The founder of The Phoenix, Scott Strode, states that something happens when we partake in athletic endeavors early in recovery. As we begin achieving goals, our self-esteem improves. As this happens, our identities shifts. We are no longer defined by the substance or disease that nearly killed us. We are no longer addicts. We become people in recovery; Survivors.
This is not an automatic event, not a switch that is thrown. This attitude takes time. It also takes more than movement. Exercise is not a replacement for the 12 Steps or therapy. Exercise is an adjunct, another tool in our recover toolbox. This, as it turns out, is something with which most addicts, in recovery or not, can identify; if one is good, more is better.
Exercise can by meditative. When one is hanging off of a rock face, forearms pumped, grip wavering, all one thinks of is the next handhold. The same is true with swimming or cycling or running. Just get through the next movement. This keeps us in the here and now in ways that we had not been capable of in the past. We don’t worry about the mistakes of the past or the mysteries of the future.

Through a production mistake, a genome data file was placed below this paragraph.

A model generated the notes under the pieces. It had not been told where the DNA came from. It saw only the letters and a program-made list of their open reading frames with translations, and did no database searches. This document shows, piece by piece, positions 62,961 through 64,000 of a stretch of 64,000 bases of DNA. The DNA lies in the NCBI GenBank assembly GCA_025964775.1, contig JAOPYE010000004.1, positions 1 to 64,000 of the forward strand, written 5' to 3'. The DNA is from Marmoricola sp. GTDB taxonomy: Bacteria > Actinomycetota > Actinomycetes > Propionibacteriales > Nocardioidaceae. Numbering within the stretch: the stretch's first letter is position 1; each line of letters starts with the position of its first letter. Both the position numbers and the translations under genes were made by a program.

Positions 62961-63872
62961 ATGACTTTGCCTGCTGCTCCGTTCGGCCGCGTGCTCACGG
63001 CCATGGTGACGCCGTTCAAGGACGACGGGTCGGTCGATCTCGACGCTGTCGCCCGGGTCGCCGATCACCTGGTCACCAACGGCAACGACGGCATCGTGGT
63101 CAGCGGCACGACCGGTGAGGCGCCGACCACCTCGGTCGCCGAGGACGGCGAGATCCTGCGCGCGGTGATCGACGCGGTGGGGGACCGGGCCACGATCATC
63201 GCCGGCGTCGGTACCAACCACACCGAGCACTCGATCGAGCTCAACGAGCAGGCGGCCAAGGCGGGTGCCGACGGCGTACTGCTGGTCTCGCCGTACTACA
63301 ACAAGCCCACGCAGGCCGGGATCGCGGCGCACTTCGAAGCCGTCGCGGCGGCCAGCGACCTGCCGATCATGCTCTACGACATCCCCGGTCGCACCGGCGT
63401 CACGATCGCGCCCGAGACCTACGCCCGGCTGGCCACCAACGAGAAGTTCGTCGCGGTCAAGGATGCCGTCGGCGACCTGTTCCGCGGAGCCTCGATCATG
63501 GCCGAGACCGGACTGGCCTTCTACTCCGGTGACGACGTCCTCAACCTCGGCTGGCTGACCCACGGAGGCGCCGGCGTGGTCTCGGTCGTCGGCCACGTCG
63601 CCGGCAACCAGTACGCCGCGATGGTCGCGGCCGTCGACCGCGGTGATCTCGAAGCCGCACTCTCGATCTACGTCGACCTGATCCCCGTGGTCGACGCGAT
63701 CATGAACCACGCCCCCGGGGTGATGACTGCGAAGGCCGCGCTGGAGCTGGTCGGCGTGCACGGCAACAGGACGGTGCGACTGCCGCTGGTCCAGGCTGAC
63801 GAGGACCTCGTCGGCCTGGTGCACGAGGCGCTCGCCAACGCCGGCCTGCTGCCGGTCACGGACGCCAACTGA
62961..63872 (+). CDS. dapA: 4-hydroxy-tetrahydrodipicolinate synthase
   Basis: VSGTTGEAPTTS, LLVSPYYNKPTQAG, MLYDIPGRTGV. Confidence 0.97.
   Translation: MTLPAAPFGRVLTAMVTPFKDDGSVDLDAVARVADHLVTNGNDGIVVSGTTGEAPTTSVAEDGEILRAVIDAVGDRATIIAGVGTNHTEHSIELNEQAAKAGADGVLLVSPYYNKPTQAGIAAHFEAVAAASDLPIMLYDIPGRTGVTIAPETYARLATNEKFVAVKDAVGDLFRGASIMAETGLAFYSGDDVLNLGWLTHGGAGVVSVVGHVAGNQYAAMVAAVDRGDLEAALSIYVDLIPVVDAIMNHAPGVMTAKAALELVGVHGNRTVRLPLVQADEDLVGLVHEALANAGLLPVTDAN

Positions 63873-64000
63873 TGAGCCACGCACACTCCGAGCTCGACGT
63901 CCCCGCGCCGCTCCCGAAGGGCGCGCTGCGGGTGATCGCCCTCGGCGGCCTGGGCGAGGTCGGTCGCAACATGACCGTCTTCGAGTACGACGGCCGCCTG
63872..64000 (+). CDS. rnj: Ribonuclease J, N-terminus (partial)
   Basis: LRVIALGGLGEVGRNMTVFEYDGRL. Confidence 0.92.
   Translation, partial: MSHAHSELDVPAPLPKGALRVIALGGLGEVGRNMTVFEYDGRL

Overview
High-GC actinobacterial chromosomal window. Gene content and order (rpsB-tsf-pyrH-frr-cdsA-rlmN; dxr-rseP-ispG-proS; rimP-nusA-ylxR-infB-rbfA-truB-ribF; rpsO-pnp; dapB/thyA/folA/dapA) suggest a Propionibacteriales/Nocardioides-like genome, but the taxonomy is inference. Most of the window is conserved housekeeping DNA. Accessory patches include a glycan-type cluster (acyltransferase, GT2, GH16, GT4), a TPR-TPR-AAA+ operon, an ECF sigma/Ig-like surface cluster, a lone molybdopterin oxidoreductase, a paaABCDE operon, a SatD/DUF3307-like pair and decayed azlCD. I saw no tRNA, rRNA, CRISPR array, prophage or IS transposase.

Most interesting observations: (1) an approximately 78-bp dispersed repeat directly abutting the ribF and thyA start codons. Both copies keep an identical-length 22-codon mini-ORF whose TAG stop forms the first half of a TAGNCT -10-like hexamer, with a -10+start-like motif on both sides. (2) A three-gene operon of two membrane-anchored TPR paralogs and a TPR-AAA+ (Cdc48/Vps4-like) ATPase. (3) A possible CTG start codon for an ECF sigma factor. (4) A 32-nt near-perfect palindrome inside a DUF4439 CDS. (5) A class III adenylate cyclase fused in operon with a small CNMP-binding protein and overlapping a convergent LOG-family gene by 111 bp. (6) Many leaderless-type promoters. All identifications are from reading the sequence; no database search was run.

Similarly, movement can be a form of prayer. Perhaps there is an issue, a problem or challenge that I will take onto the bike during a long ride or even a walk with my family. The movement seems to lubricate those parts of my mind that help me solve the issue. I could explain the science, but then you would click on to something, anything, else. Just trust me on this.
Movement, exercise, athletics, can also promote fellowship. Many addicts, myself included, isolated in the latter stages of the disease. Shame and resentment drove me away from family and friends. Like the 12-Step programs, finding groups of like-minded people to share this experience helps us to break out of that isolation. We build friendships instead of walls. We relearn how to be a part of a community, instead of a part from. This promotes that sense of belonging that we craved but seemed incapable of before. It also begins to promote accountability. Like exercise, if one feels obligated to show up, one is more likely to follow through.